Well, at least not for me. Don’t get me wrong. I am against NLB (National Library Board, Singapore) taking the books (And Tango Makes Three, The White Swan Express and Who’s in My Family) off its shelves because I think it is the latest in the line of knee jerks by public agencies as well as the fact that it goes against my belief that children shouldn’t be brought up like the 3 proverbial monkeys with paws over their eyes, ears and mouths – ever wondered why they are monkeys and not owls? But then NLB cannot be seen to go against the heretofore branded as definition of family by authorities, especially not in the children’s section. Unless and until the higher ups change their definition, the right wingers will always throw it in our faces to their own advantage.
I’ve read the audio version of the multiple award winning ‘And Tango Makes Three’ which is based on a real story of 2 gay penguins adopting an egg and subsequently raising the young bird as 2 fathers. To be honest, the honours were well-deserved. (https://www.youtube.com/watch?v=WyPjUa908hM#t=35) It is a beautifully written book which if the opportunity arises, I would love to read it aloud to children. There is nothing overtly wrong about it except that it brings to the fore a less than normalized version of the family, so say the moralistic rights…well, at least not the type the right wingers insist is the only normal one. Does it promote the gay family overtly? I don’t think so but by association, when the subject of contention is presented in such a beautiful way, there is no need to overtly support it. So I do understand NLB’s stand. For that matter I also understand other Singaporean public institutions’ stand, whether it be MOE (Ministry of Education, Singapore) over the sexuality education programmes or the censorship board’s dilemma over Amei’s Rainbow song. However, my understanding doesn’t extend to agreement.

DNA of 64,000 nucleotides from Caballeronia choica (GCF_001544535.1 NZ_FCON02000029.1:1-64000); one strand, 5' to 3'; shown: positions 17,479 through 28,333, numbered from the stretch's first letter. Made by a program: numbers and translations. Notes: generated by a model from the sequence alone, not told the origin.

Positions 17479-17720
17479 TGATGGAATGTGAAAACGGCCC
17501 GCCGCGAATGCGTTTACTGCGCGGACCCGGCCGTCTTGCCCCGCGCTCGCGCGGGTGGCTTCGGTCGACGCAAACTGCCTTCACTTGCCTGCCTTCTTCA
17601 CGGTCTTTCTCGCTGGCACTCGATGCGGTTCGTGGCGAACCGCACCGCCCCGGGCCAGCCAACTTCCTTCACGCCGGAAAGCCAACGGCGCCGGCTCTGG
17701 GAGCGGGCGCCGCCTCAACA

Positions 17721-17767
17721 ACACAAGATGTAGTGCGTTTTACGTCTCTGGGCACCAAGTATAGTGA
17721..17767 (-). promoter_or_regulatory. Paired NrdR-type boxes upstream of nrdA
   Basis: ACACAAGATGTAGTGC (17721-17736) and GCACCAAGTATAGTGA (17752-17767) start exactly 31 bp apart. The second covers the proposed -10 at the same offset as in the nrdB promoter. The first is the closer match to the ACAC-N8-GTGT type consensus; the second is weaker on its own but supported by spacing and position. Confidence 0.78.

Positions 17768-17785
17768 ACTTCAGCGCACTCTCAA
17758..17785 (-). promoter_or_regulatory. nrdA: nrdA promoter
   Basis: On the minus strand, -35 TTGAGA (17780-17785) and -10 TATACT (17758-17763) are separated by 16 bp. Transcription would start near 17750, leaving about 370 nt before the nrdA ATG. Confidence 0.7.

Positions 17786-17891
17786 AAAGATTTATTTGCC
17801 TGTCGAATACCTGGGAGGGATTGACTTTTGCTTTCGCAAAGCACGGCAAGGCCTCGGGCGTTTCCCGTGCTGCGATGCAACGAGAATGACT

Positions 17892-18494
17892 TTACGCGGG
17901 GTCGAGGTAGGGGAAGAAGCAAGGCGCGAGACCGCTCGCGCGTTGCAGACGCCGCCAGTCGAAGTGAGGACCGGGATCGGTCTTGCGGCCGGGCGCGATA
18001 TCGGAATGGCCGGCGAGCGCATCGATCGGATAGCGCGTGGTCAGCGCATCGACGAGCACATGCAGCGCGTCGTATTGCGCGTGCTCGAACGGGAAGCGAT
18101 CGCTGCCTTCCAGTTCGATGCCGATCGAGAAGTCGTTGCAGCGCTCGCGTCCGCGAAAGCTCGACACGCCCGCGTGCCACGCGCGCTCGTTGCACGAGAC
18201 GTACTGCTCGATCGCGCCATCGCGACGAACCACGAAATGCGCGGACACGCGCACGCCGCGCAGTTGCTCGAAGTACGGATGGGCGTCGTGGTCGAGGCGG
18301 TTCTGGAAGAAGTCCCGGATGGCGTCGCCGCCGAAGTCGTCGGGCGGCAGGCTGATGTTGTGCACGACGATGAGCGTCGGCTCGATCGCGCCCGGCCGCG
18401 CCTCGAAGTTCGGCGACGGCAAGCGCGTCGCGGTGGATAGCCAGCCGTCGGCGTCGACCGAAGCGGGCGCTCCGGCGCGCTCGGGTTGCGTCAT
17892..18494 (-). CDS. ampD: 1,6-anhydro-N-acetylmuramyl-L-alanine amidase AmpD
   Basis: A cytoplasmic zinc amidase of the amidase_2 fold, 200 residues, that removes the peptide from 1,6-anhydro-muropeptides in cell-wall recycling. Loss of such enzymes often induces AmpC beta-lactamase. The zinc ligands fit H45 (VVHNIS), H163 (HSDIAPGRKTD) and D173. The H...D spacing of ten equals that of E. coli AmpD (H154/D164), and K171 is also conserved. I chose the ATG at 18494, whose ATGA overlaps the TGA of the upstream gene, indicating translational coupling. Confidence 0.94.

For me, it is the use or the thoughtless use of the word “pulp”. Ask anybody who has mastered any languages and they will tell you quite confidently that words are not simply words. They carry nuances, sub-text meanings, mental pictures and most importantly many of them are emotion laden. I’m not very sure who first used the word ‘pulped’ in this saga; if it was NLB, then I must say that I’m disappointed. The guardians of the written word in terms of books have just shown that they have let slip on the implications of a word badly chosen.
What is the meaning of ‘pulped’? The dictionary defines it as ‘to reduce to pulp’ http://dictionary.reference.com/browse/pulped?s=t. It further defines ‘pulp’ as ‘soft soggy mass or substance’ http://dictionary.reference.com/browse/pulp?s=t. But the dictionary merely hints at the effect of the word. Like another word ‘pulverize’ it gives the impression of physical destruction of something, physical violence perhaps hinted at. At the very least in the context of the already upsetting news of the books being banned from the children’s section of the NLB, the negative connotations of any otherwise objective descriptive word indicating an action would immediately become magnified.